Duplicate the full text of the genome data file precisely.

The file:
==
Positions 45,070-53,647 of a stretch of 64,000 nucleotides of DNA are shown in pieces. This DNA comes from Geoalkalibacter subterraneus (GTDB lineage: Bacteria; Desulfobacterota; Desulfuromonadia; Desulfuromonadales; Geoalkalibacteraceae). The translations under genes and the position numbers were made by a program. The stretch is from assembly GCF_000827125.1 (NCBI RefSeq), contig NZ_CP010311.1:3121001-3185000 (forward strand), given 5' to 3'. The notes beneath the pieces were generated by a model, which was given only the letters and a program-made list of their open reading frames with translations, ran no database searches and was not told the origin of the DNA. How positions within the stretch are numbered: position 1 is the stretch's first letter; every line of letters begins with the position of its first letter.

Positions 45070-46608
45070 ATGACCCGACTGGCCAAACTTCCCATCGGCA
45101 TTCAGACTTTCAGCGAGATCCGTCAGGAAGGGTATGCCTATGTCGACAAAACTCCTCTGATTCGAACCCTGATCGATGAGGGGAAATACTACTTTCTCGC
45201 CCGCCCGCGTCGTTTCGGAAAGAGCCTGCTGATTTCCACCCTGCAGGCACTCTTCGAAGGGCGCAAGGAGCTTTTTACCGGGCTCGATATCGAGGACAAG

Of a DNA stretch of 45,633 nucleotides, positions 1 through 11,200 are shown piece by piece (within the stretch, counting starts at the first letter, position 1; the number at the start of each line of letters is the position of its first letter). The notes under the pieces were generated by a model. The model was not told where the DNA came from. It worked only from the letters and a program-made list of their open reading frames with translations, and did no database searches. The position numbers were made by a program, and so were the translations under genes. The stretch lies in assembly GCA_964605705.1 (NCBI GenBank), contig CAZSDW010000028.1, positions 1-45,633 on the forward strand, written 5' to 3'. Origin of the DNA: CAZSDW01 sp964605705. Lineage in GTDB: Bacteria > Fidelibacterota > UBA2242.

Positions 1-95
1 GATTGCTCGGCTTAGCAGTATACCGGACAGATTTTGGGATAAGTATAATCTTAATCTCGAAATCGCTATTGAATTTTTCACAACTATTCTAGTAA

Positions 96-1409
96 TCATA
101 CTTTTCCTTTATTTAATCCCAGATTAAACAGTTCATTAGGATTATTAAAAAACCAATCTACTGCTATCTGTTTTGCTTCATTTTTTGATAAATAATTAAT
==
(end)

Positions 45,070-53,647 of a stretch of 64,000 nucleotides of DNA are shown in pieces. This DNA comes from Geoalkalibacter subterraneus (GTDB lineage: Bacteria; Desulfobacterota; Desulfuromonadia; Desulfuromonadales; Geoalkalibacteraceae). The translations under genes and the position numbers were made by a program. The stretch is from assembly GCF_000827125.1 (NCBI RefSeq), contig NZ_CP010311.1:3121001-3185000 (forward strand), given 5' to 3'. The notes beneath the pieces were generated by a model, which was given only the letters and a program-made list of their open reading frames with translations, ran no database searches and was not told the origin of the DNA. How positions within the stretch are numbered: position 1 is the stretch's first letter; every line of letters begins with the position of its first letter.

Positions 45070-46608
45070 ATGACCCGACTGGCCAAACTTCCCATCGGCA
45101 TTCAGACTTTCAGCGAGATCCGTCAGGAAGGGTATGCCTATGTCGACAAAACTCCTCTGATTCGAACCCTGATCGATGAGGGGAAATACTACTTTCTCGC
45201 CCGCCCGCGTCGTTTCGGAAAGAGCCTGCTGATTTCCACCCTGCAGGCACTCTTCGAAGGGCGCAAGGAGCTTTTTACCGGGCTCGATATCGAGGACAAG

Of a DNA stretch of 45,633 nucleotides, positions 1 through 11,200 are shown piece by piece (within the stretch, counting starts at the first letter, position 1; the number at the start of each line of letters is the position of its first letter). The notes under the pieces were generated by a model. The model was not told where the DNA came from. It worked only from the letters and a program-made list of their open reading frames with translations, and did no database searches. The position numbers were made by a program, and so were the translations under genes. The stretch lies in assembly GCA_964605705.1 (NCBI GenBank), contig CAZSDW010000028.1, positions 1-45,633 on the forward strand, written 5' to 3'. Origin of the DNA: CAZSDW01 sp964605705. Lineage in GTDB: Bacteria > Fidelibacterota > UBA2242.

Positions 1-95
1 GATTGCTCGGCTTAGCAGTATACCGGACAGATTTTGGGATAAGTATAATCTTAATCTCGAAATCGCTATTGAATTTTTCACAACTATTCTAGTAA

Positions 96-1409
96 TCATA
101 CTTTTCCTTTATTTAATCCCAGATTAAACAGTTCATTAGGATTATTAAAAAACCAATCTACTGCTATCTGTTTTGCTTCATTTTTTGATAAATAATTAAT